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Tactica: Taking on gunlines

Fighting against gunlines can be a tricky proposition for a new player. Walking forward into the hail of fire can see half of your army vanish, the other half slapping against the enemy in melee like a wet sponge. They’re also something that’s easy to counter with a few simple tactics.

Scenarios matter!

Not so much a tactic as a reminder of the rules. Make sure you’re playing all six scenarios. Don’t agree to “just play Kill” because the game is partly balanced around a variety of scenarios – playing nothing but Kill (or Kill & Pillage) gives gunline armies a distinct advantage! Here’s the rundown on the scenarios and how they affect gunlines:

  • Kill: Distinct advantage to gunlines, but they’re still not unbeatable.
  • Kill & Pillage: Slight advantage to gunlines. Pay attention to the Pillage notes below.
  • Pillage: 50/50 chance of a near auto-loss for gunlines. Remember that you only pick table sides after placing objective markers. This means that your opponent can’t place all of their objective markers in their set up area, because there’s a 50/50 chance that you’ll pick that side and just sit on the objectives, winning the game automatically. So they go for a balanced approach and split their objectives between the two setup areas. Place yours in areas that your opponent either won’t be able to see from the opposing set-up area, or there’ll be cover to. Grab the objectives in your setup area, then grab one from the centre and win automatically. You don’t have to engage your opponent, just claim the objectives.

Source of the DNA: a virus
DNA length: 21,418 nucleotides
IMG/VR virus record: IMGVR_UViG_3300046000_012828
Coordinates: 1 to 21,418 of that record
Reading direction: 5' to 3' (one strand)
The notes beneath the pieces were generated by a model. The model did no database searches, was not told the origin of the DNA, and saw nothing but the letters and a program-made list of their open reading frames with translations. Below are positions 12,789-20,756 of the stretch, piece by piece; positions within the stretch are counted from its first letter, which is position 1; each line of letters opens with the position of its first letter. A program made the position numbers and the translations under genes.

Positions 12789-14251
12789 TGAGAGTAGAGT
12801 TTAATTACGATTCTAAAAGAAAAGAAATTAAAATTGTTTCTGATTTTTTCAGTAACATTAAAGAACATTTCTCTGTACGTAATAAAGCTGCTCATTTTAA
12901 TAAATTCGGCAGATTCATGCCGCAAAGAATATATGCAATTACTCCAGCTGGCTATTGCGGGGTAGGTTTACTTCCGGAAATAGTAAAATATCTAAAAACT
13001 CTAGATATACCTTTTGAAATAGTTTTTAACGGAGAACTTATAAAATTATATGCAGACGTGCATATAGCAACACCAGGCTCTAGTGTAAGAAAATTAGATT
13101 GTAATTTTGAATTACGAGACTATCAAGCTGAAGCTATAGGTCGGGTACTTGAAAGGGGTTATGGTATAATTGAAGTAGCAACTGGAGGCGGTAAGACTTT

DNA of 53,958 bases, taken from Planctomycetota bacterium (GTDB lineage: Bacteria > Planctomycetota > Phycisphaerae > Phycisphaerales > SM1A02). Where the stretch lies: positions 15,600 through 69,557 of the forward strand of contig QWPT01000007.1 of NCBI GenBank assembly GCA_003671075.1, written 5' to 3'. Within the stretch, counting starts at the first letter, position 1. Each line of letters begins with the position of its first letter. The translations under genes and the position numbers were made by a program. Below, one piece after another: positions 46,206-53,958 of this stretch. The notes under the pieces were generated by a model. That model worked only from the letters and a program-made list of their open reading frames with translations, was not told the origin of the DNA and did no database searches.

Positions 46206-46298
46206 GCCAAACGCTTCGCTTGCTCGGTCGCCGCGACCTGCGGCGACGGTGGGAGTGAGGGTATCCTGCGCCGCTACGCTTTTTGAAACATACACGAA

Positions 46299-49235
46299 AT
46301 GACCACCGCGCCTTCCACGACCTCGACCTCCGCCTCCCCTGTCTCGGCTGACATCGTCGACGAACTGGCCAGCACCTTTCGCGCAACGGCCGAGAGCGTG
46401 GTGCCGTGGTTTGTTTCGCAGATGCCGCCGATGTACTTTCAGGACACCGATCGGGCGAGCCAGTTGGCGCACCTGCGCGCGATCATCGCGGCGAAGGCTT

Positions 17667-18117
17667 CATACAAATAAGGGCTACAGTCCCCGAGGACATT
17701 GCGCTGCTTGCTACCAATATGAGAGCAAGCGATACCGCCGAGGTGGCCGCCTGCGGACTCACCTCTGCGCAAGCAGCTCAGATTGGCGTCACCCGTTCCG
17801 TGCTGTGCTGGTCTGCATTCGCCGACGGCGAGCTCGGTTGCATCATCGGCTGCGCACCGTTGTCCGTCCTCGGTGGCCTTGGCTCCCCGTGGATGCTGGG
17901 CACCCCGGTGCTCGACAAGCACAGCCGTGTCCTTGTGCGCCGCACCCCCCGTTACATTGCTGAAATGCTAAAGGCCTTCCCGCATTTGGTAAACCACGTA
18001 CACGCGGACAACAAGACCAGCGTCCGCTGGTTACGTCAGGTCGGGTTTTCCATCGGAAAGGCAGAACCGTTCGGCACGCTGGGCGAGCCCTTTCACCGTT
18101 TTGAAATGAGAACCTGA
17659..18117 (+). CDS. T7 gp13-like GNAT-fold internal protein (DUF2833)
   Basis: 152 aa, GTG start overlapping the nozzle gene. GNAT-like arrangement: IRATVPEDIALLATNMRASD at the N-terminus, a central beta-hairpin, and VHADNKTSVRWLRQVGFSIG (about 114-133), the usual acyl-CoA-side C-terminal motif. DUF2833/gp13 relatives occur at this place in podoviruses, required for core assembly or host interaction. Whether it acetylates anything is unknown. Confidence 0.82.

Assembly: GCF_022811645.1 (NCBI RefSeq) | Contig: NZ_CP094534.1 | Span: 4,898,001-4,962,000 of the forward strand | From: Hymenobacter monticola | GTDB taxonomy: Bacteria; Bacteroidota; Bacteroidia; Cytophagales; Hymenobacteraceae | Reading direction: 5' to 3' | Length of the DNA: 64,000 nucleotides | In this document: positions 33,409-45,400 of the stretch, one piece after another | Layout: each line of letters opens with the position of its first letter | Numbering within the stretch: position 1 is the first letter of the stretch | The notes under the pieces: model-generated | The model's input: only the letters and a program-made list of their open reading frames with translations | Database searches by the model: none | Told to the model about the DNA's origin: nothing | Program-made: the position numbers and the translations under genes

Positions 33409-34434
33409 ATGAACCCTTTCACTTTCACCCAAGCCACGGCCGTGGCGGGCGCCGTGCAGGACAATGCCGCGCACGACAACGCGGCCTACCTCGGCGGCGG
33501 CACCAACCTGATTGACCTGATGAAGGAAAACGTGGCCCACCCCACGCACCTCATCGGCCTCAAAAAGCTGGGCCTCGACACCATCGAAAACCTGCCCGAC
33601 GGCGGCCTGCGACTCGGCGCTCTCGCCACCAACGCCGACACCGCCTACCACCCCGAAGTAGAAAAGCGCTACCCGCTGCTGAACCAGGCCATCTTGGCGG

• Loot: Grab the loot. Take it off the board. You win. If your opponent is playing a gunline then they can’t stop you without advancing towards you, and if they do that then congratulations – you’ve stopped them shooting at you. Even if your opponent has some fast units, they still won’t be able to cover more than one of the loot markers.